Academic journal article Historical Journal of Massachusetts

Vietnam Experiences: A New York Draftee and a Northampton Draft Counselor

Academic journal article Historical Journal of Massachusetts

Vietnam Experiences: A New York Draftee and a Northampton Draft Counselor

Article excerpt

EDITOR S CHOICE

Editor's Introduction: Our Editor's Choice selection for this issue is excerpted from the book, Called to Serve: Stories of Men and Women Confronted by the Vietnam War Draft, by Tom Weiner (Amherst, MA: Levellers Press, 2011). Weiner is currently a sixth-grade teacher at the Smith College Campus School in Northampton, Massachusetts, where he has worked for thirty-seven years. Many of the thirty men and women whose oral interviews compuse the body of his book are from Massachusetts} Called to Serve is unique in that Weiner interviews those from many sides of the war. The book offers chapters on those who "served, left, refused, chose conscientious objection, and found ways to beat the draft," as well as interviews with women who "loved, supported and counseled. " Weiner explains in his introduction:

What this book does, which has not been attempted either in the immediate aftermath of the war or since, is bring to bear the wide range of possible outcomes of facing the draft and, in the case of the women interviewed, the war itself, into one volume. Given the full range of experiences captured here, the reader is able to recapture the fullness of the war's effects on those who did and did not serve.

Most of the Vietnam conflict (it was never officially declared a war) was fought under the aegis of the Universal Military Training and Service Act of 1951, which had been passed during the Korean War. The 1951 act lowered the draft age from 19 to I8V2, increased active-duty service time from 21 to 24 months, and set the statutory term of military service at a minimum of eight years. All males were to register upon turning eighteen.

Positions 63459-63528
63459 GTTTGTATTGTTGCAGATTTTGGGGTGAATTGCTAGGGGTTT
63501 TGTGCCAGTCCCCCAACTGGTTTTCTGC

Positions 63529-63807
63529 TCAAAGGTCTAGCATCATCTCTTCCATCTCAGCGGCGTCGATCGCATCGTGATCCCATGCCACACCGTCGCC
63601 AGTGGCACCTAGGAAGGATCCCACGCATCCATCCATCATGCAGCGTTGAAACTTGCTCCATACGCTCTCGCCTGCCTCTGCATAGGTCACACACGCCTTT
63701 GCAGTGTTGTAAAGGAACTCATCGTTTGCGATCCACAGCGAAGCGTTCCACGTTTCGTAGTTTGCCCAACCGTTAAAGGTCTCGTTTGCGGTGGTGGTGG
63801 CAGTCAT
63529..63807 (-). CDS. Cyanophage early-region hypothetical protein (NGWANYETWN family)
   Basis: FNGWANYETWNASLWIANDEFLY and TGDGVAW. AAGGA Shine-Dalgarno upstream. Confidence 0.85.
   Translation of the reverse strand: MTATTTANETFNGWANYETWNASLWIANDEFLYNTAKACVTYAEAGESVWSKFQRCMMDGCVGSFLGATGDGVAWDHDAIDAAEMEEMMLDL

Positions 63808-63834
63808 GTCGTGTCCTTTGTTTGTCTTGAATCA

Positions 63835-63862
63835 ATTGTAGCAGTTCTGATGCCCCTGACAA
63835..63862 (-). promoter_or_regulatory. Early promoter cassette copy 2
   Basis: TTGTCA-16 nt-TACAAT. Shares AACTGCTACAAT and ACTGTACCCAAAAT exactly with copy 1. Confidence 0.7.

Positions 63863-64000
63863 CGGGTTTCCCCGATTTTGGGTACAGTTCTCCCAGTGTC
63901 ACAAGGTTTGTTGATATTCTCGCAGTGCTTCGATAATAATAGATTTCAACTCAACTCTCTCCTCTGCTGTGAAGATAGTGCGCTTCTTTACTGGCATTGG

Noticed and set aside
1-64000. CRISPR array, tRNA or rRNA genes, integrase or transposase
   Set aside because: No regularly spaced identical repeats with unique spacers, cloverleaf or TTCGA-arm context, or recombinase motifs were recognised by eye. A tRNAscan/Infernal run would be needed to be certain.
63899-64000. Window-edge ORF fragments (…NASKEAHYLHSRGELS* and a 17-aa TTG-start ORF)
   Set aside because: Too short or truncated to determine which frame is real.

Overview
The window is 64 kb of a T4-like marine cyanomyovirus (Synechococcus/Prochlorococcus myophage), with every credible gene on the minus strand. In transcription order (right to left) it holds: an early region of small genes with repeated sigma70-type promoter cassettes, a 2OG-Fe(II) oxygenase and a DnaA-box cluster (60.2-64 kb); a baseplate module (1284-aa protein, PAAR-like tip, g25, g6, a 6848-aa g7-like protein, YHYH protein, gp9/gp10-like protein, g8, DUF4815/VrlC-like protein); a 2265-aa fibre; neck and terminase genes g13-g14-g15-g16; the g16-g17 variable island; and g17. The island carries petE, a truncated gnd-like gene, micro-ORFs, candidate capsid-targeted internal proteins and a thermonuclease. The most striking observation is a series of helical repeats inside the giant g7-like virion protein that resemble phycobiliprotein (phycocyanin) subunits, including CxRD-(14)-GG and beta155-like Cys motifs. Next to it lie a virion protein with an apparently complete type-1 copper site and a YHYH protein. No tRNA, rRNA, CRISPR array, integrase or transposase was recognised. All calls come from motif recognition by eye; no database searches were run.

However, the act also established many types of deferments and exemptions. For example, students attending a college, trainingprogram, or graduate school full-time could receive an exemption, which was extended as long as they were students7 There were also occupational deferments for those who worked in an industry that the Pentagon deemed essential to national security, as well as various forms of hardship deferments. In 1963 President Kennedy signed an executive order that granted an exemption for married men. Two years later, President Johnson rescinded the exemption for married men without children. (Men married before the order went into effect, however, remained exempt./

Despite these many exemptions, historian George Q. Flynn writes: "To Johnson, the [Selective Service] pool must have appeared a cornucopia. In 1964 some 16,850,000 young men were in the eligible age cohort of I8V2 to 26." However, of these, two-thirds (62%) were in deferment or other ineligible categories: for example, 2.3 million were veterans; 4.9 million held educational, job, or other deferments; and 4.1 million were physically or mentally disqualifiedfor duty}

As the fighting expanded, so too did the draft. As Weiner notes, "draft calls soared from 100,000 in 1964 to 400,000 in 1966, enabling U.S. forces in Vietnam to climb from 23,000 'military advisors' in 1964 to 543,000 troops by 1968.,K> During the entire Vietnam conflict, however, only 25% of the six million men who served were draftees. Yet this percentage can be misleading. Drafiees were overrepresented in the army's fighting forces and thus had the highest casualty rates. In 1967an estimated 48% of army troops in Vietnam were drafiees. In 1965, 28% of army battle deaths were draftees; this figure increased to 57% in 19677 In 1968, drafiees accountedfor an astonishing 88% of the army's infantry riflemen.7

The drafi directly affected the lives of every young man in the United States. Before a national drafi lottery was implemented in 1969, local drafi boards were assigned quotas based on the population of registrants in their area. Local boards then selected the eligible men (aged 18 H2 through 25 years old) in response to an increasing number of drafi "calls," with the oldest to be selected first. This system resulted in uncertainty for potential drafiees during the entire time they were within the drafteligible age group. …

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